Airbnb Hotel Tax Bill Died in City Council Committee on Tuesday

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Courtesy Airbnb.com
Courtesy Airbnb.com

Baltimore City Council members have declined to consider a bill that would have levied a 9.5 percent tax on the more than 300 Airbnb rentals in the city.

ABC2 reports Airbnb owners were delighted. Advocates for the hotel tax, meanwhile, were likely disappointed. The legislation would have subjected Airbnb’s online rentals to the same tax rate the city has in place for hotels.

On Tuesday, Councilman James Kraft of District 1 said the bill would not move forward from the Judiciary and Legislative Investigation committee beyond the current council term, which ends in December. Only three of the committee’s five members were present.

Airbnb hosts there applauded the bill’s death. Some have voiced support for a more modest tax on the short-term rental service that would still contribute some tax revenue to the city.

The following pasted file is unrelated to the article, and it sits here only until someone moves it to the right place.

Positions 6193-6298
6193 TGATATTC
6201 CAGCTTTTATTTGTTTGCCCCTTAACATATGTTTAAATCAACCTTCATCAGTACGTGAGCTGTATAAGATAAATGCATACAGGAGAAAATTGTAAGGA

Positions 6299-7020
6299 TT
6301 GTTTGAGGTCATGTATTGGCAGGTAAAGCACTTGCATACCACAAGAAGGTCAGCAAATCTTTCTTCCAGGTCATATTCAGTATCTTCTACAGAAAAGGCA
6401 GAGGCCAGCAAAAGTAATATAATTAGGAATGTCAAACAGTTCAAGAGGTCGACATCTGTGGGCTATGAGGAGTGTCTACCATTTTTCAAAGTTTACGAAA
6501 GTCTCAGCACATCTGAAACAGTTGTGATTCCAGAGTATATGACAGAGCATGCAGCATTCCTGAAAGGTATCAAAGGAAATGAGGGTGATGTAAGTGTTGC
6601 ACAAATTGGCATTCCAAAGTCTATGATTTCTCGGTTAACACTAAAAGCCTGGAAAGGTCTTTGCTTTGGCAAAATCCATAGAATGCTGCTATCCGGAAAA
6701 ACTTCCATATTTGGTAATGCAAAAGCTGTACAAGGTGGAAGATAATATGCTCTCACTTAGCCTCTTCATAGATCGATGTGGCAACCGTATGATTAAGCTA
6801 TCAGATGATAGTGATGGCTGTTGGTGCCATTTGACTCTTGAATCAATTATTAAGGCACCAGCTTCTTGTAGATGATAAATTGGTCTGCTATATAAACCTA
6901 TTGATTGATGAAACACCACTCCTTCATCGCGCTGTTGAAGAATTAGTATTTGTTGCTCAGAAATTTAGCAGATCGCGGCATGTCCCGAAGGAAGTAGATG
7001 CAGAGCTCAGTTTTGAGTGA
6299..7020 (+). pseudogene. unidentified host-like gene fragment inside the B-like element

Visit Baltimore, a tourism center for the city, and Mayor Stephanie Rawlings-Blake were among the bill’s proponents, according to WBAL-TV. The mayor previously suggested that off-market Airbnb properties should also face other rules and inspections not required for hotels.

A spokesperson for Visit Baltimore has not responded to a request for comment.

Twenty-four states plus D.C. currently require Airbnb users to pay additional tax for rentals across the state or in specific counties, according to the service’s website. But in Maryland, only Montgomery County subjects renters to an additional 7-percent excise.

Airbnb owners can hold onto more of their rental revenues for now. Those who want the hotel tax for the service will need to wait for the bill to be proposed again when the council reconvenes next spring.

Ethan McLeod
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Ethan McLeod

Senior Editor at Baltimore Fishbowl
Ethan has been editing and reporting for Baltimore Fishbowl since fall of 2016. His previous stops include Fox 45, CQ Researcher and Connection Newspapers in Northern Virginia. His freelance writing has been featured in Baltimore City Paper, Leafly, DCist and BmoreArt, among other outlets. He enjoys basketball, humid Mid-Atlantic summers and story tips.
Ethan McLeod
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